FOR several years I had a close gardening friend who kept me company, made me laugh, and did a good job on keeping down the wire worms which had infected my vegetable plot after I unwittingly imported them in a load of farmyard manure.
I called him Red Robbo, after the notorious shop steward who over a decade in the 1970s onwards brought the car manufacturer British Leyland to its knees. My Red Robbo did no-one any harm, however, because he was a robin, and he and I became bosom pals over several years.
He would perch on my spade or on the drystone wall as I did the winter digging, bright eyed for wire worms and the odd leather jacket I unearthed. He would take the odd small worm if there was nothing better on offer – he loved the pests best, for which I was truly grateful – and to save his wings he would perch on the rim of my wheel barrow as I trundled it around the plot. He would even fly between my legs and the barrow.
One spring morning he was hopping around, chirping merrily in what I took to be ornithological gossip as I had my head down planting out brassicas seedlings, when I heard a flurry of flapping wings and a muffled but anguished protest. I looked up just in time to see Robbo being carried away in the claws of a big and beautiful sparrow hawk. Then both were gone.
What brings this incident to mind is an article in the current issue of Bird Table, the magazine of the British Trust for Ornithology’s Garden BirdWatch scheme, which describes the massive comeback of the sparrow hawk which, says writer Mike Toms, “was effectively extinct in many parts of its British range just a few decades ago.”
Now, it is making itself rather unpopular by raiding bird tables in private gardens – often to the distress of the caring householders and their children. There is also a growing clamour from racing pigeon owners who want laws protecting this wonderful bird lifted so that it can be shot. Every time a homing pigeon fails to return, it seems to me, this particular set of bird lovers blame the sparrow hawk.
Now this leaves me in something of a personal dilemma. I have doubts whether a sparrow hawk could in fact bring down a fully grown and presumably fit racing pigeon but there is no doubt that they are beginning to patrol bird tables and areas where householders put out bird feeders: I see it happening regularly.
And although I miss Red Robbo, I would hate to see a new wave of persecution of the hawks. They suffered for centuries at the hands (or rather guns) of game keepers and were almost wiped out by organo-phosphate pesticides in the 1960s. But what to do?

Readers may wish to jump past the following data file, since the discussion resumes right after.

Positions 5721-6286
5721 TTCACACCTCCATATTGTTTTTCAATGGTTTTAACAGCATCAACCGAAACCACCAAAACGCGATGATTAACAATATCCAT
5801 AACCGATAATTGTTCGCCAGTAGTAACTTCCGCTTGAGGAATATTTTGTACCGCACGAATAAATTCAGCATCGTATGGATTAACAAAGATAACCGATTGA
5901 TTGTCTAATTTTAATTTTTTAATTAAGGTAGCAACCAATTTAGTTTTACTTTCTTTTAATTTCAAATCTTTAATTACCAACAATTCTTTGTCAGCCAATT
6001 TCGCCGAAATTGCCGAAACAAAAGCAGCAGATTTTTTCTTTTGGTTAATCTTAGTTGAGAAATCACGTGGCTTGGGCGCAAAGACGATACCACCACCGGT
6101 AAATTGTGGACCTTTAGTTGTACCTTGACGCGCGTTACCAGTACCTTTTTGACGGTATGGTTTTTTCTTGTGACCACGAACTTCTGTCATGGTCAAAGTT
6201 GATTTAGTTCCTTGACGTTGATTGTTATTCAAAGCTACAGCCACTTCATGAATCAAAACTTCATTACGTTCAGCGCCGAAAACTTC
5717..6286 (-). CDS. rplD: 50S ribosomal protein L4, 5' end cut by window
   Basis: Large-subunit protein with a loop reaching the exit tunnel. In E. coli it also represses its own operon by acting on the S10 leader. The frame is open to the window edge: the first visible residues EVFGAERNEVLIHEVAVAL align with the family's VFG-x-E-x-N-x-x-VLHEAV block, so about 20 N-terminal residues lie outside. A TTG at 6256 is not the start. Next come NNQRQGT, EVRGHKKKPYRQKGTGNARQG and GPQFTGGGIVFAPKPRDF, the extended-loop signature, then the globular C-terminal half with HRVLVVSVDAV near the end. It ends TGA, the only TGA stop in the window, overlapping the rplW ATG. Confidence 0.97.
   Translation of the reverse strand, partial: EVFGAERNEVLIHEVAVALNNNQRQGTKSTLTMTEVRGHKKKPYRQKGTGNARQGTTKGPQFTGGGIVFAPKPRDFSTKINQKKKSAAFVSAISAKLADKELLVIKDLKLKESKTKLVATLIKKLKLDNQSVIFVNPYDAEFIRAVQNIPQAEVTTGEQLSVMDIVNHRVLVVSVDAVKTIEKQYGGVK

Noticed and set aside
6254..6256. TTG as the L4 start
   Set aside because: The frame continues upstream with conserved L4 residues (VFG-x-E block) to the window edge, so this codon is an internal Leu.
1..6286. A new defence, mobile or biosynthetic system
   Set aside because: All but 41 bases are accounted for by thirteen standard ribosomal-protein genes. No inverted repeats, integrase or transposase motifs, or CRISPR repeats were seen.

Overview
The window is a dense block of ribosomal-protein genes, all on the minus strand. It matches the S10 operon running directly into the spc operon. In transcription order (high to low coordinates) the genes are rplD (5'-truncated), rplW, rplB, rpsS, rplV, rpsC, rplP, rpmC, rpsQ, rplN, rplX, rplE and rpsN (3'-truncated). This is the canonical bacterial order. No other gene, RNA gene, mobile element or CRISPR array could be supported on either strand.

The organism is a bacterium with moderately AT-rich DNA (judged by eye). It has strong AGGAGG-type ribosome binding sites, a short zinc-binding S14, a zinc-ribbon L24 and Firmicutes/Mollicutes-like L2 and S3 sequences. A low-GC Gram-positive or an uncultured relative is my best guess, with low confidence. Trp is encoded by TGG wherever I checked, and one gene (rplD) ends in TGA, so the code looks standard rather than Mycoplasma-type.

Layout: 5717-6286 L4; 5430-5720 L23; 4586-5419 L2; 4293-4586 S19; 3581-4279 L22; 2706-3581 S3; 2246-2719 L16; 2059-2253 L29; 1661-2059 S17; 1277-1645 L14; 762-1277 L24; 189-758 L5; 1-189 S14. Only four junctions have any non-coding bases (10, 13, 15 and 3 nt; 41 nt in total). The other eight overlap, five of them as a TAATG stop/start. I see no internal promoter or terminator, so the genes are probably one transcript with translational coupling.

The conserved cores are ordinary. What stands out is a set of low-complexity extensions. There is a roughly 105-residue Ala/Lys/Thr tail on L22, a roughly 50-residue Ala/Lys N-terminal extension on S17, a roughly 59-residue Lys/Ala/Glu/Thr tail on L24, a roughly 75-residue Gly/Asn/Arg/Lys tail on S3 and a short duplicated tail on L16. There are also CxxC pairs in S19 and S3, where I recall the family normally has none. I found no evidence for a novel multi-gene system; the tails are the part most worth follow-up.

Sadly, there is no escape from nature red in tooth and claw
Well one step taken by wife and I is to feed our song birds – undoubtedly the sparrow hawk’s favourite prey – by putting food inside bushes and shrubs, where the swooping sparrow hawk cannot penetrate. And I am particular careful at the moment, when birds are dangerously short of food in this cold snap, on how I care for Robbo 11.
I am training a new robin on my allotment, you see, and it takes some patience. Robins like forage for food on the ground, which makes them an easy target as I learned to my cost, so now I break of concentrated balls of high-protein bird food on a patch where I grow my parsley in the corner of two hedges, overhung by bushes and a large copper beech.
To get there un-detected for a surprise attack, a hawk would have to walk – and that, I think, is not their favoured modus operandi. When and if Robbo 11 gets more friendly – he’s a young bird and still a little cautious – I shall toss him the odd wire worm or leather jacket to a sheltered spot under the raspberry canes or into the taller brassicas.
This, of course, might not fool a wily hunter but what choice to I have? My feeding is probably important to keep my budding new friend alive this winter and I would, of course, be heart-broken to lose him. But if that were to happen, there is one slight consolation: the loss of one creature is keeping another one alive. Sadly, there is no escape from nature red in tooth and claw.